Macau Business | December 2021 | Special Report | Macau’s ageing society
A significant number of people in Hong Kong wish to continue being productive after retirement, and 78 per cent said they want to travel
The Economist Intelligence Unit (EIU), sponsored by HSBC Life, conducted a consumer survey in June 2021 on the state of “productive ageing” in Hong Kong and people’s preparedness for the challenges of and opportunities in life after work.
And what most astonished those responsible for the study is the fact that the idea “Children are duty-bound to support their parents in their old age” is no longer a reality.
Now, older people are often still supporting their children and/or grandchildren by saving them rent or by providing them money for higher education or the down payment on a home. Sometimes also by taking care of their grandchildren while their children work.
While 23 per cent of respondents expect their children to take care of them in their old age, surprisingly an equal number do not have such an expectation. What’s more, 40 per cent believe parents should support their children even in adulthood.
Another sensitive topic is productive ageing: are people in Hong Kong ready to age productively?
“Most people will be required to care for their parents or family members. And as the wheel of life turns, they will in turn require care from their children, spouses or professional caregivers,” states the EIU team.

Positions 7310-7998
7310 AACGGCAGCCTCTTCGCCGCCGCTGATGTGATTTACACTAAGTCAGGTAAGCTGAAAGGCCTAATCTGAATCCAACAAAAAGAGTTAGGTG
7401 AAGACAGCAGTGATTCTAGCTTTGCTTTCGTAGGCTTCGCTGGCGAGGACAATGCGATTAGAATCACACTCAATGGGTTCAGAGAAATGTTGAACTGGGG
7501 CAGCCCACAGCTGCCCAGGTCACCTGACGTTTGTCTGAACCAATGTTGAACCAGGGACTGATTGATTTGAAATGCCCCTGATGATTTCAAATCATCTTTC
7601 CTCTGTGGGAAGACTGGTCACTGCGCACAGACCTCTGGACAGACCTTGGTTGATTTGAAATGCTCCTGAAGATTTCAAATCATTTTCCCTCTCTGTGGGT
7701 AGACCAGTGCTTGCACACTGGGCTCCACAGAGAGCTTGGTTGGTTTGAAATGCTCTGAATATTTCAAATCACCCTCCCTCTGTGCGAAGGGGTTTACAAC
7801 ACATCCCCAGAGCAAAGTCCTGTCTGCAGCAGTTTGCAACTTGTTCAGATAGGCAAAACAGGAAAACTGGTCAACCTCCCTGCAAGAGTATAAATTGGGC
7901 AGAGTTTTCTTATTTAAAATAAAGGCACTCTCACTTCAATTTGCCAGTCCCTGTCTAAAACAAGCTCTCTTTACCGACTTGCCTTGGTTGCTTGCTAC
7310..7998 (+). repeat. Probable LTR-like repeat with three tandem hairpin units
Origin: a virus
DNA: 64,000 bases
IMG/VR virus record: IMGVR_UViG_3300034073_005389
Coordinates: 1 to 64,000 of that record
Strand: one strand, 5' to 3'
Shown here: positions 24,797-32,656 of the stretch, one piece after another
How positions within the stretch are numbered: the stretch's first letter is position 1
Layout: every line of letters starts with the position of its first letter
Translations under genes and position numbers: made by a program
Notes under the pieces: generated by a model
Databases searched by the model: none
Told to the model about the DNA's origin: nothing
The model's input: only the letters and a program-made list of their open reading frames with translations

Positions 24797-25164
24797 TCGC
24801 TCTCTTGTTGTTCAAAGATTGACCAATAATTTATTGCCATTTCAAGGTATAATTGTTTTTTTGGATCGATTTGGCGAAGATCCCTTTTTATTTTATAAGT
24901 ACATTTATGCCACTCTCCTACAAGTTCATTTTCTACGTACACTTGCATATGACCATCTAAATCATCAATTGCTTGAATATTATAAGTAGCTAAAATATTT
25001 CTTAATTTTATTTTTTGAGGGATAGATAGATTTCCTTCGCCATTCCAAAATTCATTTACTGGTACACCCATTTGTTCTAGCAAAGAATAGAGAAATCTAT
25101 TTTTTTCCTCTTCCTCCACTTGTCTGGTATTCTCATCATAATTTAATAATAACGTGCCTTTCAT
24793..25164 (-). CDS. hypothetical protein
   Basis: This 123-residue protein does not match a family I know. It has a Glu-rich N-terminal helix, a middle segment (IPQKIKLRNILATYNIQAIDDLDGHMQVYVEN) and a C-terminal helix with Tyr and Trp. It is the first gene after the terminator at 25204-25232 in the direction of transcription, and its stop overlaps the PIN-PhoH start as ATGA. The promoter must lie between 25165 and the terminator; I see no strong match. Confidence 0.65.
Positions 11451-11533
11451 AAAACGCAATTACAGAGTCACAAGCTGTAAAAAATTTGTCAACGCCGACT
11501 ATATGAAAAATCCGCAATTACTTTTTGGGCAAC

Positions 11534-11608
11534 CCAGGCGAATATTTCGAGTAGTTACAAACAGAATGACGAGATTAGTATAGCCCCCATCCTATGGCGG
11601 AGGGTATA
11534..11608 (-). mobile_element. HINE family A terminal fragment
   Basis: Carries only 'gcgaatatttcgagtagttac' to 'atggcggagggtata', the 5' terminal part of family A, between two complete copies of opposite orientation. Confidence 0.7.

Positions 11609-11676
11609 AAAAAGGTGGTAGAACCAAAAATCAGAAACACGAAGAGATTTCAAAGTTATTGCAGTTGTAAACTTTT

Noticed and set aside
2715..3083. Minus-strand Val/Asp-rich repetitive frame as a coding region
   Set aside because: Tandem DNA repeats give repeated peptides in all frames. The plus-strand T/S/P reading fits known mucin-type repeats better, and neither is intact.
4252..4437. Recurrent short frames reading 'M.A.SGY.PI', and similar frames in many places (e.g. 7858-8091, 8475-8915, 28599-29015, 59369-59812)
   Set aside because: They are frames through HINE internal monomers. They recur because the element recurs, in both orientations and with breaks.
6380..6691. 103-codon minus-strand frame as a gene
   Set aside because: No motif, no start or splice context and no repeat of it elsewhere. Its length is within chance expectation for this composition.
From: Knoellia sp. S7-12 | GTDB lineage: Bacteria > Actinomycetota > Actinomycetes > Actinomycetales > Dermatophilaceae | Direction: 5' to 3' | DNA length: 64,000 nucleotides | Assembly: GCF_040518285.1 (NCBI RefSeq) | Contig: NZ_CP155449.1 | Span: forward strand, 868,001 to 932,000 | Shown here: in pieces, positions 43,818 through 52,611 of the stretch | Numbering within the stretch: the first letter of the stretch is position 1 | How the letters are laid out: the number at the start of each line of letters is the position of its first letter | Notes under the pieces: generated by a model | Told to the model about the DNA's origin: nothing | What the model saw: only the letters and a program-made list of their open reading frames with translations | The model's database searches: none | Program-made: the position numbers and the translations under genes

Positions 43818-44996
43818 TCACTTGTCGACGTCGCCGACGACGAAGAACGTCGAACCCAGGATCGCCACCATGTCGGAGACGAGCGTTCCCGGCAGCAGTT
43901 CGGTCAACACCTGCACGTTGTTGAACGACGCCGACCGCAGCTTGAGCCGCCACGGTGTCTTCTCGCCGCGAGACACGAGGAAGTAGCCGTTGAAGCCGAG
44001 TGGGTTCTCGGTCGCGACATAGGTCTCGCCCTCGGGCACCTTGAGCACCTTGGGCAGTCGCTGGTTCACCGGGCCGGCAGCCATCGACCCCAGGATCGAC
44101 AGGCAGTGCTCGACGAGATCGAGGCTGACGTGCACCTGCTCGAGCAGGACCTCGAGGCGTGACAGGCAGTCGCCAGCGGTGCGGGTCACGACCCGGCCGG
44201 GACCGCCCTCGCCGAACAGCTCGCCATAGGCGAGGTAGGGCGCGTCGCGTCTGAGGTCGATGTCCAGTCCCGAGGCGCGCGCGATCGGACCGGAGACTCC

If their parents are diagnosed with a cognitive disorder, 43 per cent said they are prepared to support them financially and mentally. But only 24 per cent would consider quitting their jobs to take care of their parents.
The Economist team also asked respondents about the impact of COVID-19.
“The many lockdowns necessitated by COVID -19 have kept Hong Kong’s elderly people at home, further restricting their mobility and amplifying the challenges of social isolation,” the authors wrote.
Nearly 40 per cent said they will invest an additional 10 per cent or more of their savings to secure their retirement, post- COVID -19.
“Older people today are healthier than earlier. And it is time that instead of thinking of them as a burden, we consider them to be active participants in society,” Paul Yip, chair of Population Health at the Department of Social Work and Social Administration at the University of Hong Kong, is quoted as saying regarding the findings.
(source: the report is based on a consumer survey of 600 Hong Kong residents aged 30–70 on their preparedness and perception towards post-retirement, conducted by The Economist Intelligence Unit in June 2021 and Issued by HSBC Life International Limited)
Special Report | Macau’s ageing society – Previous –China: 1, 2 or 3 children